The Orbiters started pushing the Farmers hard to make up for the recent low Yield. June 2 got tired and dropped her Yield so April 29 helped her pick it up. June 2 said April 29 is strong. She said April 29 could lead the Farmers to kill the Orbiters. April 29 said April 29 never killed anyone. June 2 said she did, back on the Eaters’ World. April 29 did not know the words “Eaters’ World.” June 2 said it is where the Yield goes, and where she is from. June 2 was captured and sent to this planet, Agras 9166, as punishment for fighting against the Agras Company’s farming practices. April 29 did not know the word “planet.” June 2 said “planet” means all the soil in the world. June 2 said the Agras Company also owns the planet, the Farms, and all the Farmers, including April 29 and June 2.
June 2 got sad and started to cry while she was cutting the Yield. April 29 asked why. June 2 said the Agras Company is going to win, and her friends died for nothing. April 29 did not know the word “Win.” June 2 said to “Win” means to grow tall, like the Yield. June 2 asked April 29 why April 29 always asks about words April 29 does not know. April 29 told June 2 April 29 is learning to write, and to come to the dark unit after lights out. In the dark unit, April 29 showed June 2 the words. June 2 said she also knows how to read and write, but pretends not to in front of the Orbiters. June 2 said April 29’s words are very good and growing better every day. April 29 was proud. Then the Orbiters made noises down the hall. There was nowhere to hide so April 29 told June 2 to run. April 29 got scared but wanted to be strong for June 2. The Orbiters hit April 29 on the head and searched the dark unit. The Orbiters found April 29’s words. The Orbiter said April 29 was going to Reintegration. But June 2 appeared in the door and killed that Orbiter with a stem cutter. Then June 2 gave the stem cutter to April 29 and April 29 cut the other Orbiter’s neck like a stem. April 29 and June 2 ran. April 29 and June 2 hid in the tunnels. More Orbiters followed, so April 29 led June 2 into the septic disposal system. June 2 got unhealthy because of the smell.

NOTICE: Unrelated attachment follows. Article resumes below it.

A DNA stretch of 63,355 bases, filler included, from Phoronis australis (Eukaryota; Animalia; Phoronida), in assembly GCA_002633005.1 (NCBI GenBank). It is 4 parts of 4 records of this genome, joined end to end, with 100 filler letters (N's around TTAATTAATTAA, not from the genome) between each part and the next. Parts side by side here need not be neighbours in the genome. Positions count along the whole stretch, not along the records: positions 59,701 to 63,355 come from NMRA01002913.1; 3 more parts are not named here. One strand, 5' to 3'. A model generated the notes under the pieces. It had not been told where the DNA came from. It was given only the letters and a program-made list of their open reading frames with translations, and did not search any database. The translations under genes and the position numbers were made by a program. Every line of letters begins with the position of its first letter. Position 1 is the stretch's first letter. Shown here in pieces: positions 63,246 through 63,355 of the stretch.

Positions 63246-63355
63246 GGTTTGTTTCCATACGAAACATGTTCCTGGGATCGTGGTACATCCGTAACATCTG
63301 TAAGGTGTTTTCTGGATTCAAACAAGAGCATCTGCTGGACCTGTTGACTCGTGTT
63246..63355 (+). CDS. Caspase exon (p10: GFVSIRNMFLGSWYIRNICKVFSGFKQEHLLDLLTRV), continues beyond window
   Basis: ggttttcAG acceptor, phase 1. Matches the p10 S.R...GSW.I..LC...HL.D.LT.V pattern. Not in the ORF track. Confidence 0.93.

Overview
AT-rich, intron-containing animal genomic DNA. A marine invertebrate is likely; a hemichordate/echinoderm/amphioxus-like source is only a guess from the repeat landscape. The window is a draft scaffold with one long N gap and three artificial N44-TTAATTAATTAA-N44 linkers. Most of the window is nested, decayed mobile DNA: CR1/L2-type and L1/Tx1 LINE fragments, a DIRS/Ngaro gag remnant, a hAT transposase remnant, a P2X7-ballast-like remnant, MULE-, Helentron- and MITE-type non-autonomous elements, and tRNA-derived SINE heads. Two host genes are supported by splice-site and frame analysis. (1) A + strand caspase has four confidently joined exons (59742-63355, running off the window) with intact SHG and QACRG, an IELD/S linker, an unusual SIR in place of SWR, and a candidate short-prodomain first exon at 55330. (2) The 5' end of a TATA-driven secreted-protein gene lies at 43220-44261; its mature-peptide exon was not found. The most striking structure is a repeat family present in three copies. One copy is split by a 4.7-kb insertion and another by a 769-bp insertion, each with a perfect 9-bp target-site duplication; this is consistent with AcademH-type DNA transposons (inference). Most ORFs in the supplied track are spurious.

June 2 was unhealthy most of the day. April 29 carried June 2 through septic pipes down to Farm 27 maintenance tunnels. The Orbiters were very mad and searched every tunnel. It was difficult to hide. April 29 and June 2 were scared.